"ImagePlot is a free software tool that visualizes collections of images and video of any size. It is implemented as a macro which works with the open source image processing program ImageJ. [...] Existing visualization tools show data as points, lines, and bars. ImagePlot's visualizations shows the actual images in your collection. The images can be scaled to any size and organized in any order - according to their dates, content, visual characteristics, etc. Because digital video is just a set of individual still images, you can also use ImagePlot to explore patterns in films, animations, video games, and any other moving image data."

Sunday, October 28, 2012

Monday, October 15, 2012

Wednesday, October 10, 2012

The Importance of Questioning Correlations

On the topic of correlations....this story came out a couple of weeks ago, about a recent study linking equal division of labour within couples to higher divorce rates. The most interesting thing about this is the way the study was reported in the media - with headlines like:

Significantly, rather than jump on the premature-conclusion-bandwagon, many other journalists questioned the study's conclusions, pointed out that correlation is not causation AND considered the very compelling possibility of a spurious relationship (in which "traditional values" becomes an overlooked, potentially confounding, variable). For example, as Wendy Leung wrote in the Globe & Mail:
According to the Telegraph, a new study out of Norway has found that divorce rates are as much as 50 per cent higher among couples that share the load equally, compared with households where women do the majority of the chores. But wait a minute. Aren’t households in which women do all the cooking and cleaning simply more traditional, and less inclined to see divorce as an option? The researchers acknowledge this could be one explanation.
FYI, a "confounding variable" is something that obscures the relationship between an independent and a dependent variable - in this case the relationship between "shared housework" and "divorce rates".  The argument Leung and others make is that "traditional values" may also be impacting upon both divorce rates AND housework distribution in significant ways that are overlooked in simplistic comparisons of housework and divorce. i.e. couples with more traditional values are less likely to get divorced AND less likely to share the housework equally. If a number of such couples were included in the study, how does this problematize the conclusion (or more accurately, the newspaper headlines) that sharing housework "leads" to divorce?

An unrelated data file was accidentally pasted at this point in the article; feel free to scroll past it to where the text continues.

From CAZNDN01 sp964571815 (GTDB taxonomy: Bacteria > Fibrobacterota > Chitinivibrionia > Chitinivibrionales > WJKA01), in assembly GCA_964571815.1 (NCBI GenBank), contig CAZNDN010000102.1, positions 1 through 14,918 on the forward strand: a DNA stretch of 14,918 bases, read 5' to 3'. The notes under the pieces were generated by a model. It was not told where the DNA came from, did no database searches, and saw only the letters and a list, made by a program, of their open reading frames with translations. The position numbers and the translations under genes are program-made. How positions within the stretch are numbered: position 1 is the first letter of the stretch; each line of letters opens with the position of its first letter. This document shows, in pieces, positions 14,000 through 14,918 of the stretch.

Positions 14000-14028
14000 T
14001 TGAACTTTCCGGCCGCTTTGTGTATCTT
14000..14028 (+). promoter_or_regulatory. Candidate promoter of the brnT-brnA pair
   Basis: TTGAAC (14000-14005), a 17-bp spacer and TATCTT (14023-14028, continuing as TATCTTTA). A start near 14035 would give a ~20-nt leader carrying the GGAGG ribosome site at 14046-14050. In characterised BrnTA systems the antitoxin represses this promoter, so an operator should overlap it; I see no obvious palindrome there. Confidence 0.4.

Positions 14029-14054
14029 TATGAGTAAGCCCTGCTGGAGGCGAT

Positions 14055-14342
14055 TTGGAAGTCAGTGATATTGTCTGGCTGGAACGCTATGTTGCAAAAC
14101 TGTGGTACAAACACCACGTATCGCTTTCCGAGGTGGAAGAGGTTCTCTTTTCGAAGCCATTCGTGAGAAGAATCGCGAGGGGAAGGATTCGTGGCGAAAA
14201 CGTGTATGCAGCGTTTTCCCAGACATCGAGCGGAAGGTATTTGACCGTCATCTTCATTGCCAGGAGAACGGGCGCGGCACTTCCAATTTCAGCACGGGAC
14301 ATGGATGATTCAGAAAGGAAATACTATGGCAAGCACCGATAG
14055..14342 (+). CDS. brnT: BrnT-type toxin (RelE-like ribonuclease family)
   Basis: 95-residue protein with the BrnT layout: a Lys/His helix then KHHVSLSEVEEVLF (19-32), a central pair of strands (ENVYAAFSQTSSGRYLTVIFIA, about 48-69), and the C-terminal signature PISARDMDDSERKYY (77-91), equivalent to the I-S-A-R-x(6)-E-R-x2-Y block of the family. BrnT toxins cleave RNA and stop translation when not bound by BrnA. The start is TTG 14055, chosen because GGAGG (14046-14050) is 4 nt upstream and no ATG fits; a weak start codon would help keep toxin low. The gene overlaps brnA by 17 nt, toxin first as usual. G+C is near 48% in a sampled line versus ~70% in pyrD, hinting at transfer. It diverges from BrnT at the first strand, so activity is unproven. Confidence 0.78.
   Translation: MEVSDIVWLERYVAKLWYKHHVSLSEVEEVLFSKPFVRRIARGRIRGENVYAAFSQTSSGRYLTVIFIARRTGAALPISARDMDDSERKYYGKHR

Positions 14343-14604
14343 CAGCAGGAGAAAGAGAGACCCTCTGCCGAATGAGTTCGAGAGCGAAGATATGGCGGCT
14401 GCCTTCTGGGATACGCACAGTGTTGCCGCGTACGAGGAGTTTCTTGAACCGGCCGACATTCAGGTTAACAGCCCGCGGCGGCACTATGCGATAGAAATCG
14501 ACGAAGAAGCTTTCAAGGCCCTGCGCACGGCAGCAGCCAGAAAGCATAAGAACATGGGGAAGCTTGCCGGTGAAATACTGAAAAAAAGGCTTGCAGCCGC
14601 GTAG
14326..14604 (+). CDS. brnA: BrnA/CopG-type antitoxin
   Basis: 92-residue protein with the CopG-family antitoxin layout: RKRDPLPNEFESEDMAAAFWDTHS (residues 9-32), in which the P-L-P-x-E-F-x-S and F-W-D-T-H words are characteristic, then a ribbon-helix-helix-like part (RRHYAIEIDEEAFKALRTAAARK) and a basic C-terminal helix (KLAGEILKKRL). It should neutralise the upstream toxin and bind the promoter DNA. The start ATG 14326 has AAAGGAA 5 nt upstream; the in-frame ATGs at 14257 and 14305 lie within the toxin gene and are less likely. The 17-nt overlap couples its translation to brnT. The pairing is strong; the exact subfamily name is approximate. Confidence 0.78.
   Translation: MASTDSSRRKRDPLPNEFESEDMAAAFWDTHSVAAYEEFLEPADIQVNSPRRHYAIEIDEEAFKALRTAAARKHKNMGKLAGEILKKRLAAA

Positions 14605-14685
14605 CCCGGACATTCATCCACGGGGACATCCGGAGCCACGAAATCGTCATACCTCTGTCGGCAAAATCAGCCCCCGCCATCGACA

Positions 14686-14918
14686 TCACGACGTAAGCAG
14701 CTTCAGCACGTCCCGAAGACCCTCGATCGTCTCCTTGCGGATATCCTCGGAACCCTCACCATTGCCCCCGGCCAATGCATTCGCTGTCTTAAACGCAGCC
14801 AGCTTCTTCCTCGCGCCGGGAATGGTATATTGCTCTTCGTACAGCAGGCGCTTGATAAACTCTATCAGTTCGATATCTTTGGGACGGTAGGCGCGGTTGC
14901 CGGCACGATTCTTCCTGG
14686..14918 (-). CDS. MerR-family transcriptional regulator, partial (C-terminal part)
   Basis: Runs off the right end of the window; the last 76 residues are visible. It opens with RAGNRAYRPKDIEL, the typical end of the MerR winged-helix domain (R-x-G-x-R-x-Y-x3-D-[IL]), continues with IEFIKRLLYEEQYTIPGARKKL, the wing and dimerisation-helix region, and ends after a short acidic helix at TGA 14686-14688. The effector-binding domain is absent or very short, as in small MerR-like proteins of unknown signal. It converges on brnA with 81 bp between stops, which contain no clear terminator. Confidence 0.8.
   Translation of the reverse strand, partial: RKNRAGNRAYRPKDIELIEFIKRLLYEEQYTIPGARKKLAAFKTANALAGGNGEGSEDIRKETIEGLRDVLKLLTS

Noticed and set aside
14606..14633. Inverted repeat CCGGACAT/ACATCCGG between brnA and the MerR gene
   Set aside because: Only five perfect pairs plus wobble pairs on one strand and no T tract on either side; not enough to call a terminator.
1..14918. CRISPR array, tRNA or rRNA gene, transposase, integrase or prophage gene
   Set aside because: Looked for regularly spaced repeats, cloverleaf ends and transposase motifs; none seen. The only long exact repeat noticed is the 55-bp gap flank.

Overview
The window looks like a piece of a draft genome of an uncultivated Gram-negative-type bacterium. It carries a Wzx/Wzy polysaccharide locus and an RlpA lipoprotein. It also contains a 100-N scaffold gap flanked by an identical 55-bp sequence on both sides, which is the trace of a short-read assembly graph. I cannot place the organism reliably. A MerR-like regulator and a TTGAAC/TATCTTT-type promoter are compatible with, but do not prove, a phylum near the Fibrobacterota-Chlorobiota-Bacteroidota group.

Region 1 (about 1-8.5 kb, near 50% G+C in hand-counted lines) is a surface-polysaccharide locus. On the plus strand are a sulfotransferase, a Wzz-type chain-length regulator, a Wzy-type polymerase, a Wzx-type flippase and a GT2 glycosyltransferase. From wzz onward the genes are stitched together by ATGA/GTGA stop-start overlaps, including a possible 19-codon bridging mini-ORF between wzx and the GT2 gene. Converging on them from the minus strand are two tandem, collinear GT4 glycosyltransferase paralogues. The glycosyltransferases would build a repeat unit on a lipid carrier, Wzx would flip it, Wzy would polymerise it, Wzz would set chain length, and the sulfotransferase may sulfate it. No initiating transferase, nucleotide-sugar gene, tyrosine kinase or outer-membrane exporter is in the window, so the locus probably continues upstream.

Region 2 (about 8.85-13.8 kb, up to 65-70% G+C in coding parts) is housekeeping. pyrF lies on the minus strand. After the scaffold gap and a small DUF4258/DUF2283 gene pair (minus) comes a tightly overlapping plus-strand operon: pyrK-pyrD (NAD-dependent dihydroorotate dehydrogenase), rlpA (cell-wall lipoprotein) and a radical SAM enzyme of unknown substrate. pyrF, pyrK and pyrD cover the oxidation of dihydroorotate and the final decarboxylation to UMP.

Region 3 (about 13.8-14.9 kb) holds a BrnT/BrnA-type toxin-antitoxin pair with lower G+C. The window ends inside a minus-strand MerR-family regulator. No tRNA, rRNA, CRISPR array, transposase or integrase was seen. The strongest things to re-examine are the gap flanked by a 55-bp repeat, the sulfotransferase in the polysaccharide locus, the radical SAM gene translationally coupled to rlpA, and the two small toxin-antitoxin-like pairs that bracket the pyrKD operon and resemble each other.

The sloppiness of the study (& its conclusions) itself has been noted by several journalists, but this article by Jen Doll in The Atlantic delves into things a bit more in depth, reviews some of the relevant academic literature (much of which deeply contradicts the idea that housework causes divorce), interviews with experts, etc. A really key point that Doll makes is that other than describing the country of origin, few if any of these news reports pinpoint the resesearchers' affiliation(s). This is a pretty crucial omission - is this a university study? A study conducted by a particular organization, charity, church, think tank, political party??? An informal survey some guy did of his friends and family???? Fascinating to see how studies like these end up as news headlines, while others (most) are ignored completely. For INF1240 it's also interesting to see how a deeper knowledge of research methods (incl. research design and data analysis) can be useful in questioning the research AND how it is portrayed in public/news discourses.

A Very Brief Intro to Correlations

Via Sociological Images, a great graph (any clear, easy to read graph is pretty great) and interesting analysis of the *positive correlation between income and SAT scores, from data published by The College Board. There's a pretty strong relationship implied here - one that raises questions about the ongoing reproduction of class inequality and the hidden bias of standardized tests (as discussed briefly in relation to IQ tests - see Stephen Jay Gould).

©2010 Sociological Images

* Positive Correlation: Defined by Timothy C. Urdan as: "A characteristic of a correlation; when the scores on the two correlated variables move in the same direction, on average. As the scores on one variable rise, scores on the other variable rise, and vice versa." (For more, see Urdan, T.C. (2005) Statistics in Plain English (2nd edition). Lawrence Erlbaum Associates, Inc.)

Note: Positive/negative correlations are found through "Correlational Analysis," which measures the strength of an association between two variables. Values range from +1.00 to –1.00. 

Rule of Thumb: Correlation should NEVER be confused with causation = they are very different things, and involve a very different set of calculations and often different research designs (methods, analysis, control groups, etc.). Causation causes correlation, but it is not necessarily the other way around. It is much easier to establish correlation than causation. And it is also very easy to confuse or inflate the significance of correlation - as seen in the media effects debates discussed in next week's Kline reading.

Monday, September 17, 2012

Monday, September 10, 2012

Sunday, September 2, 2012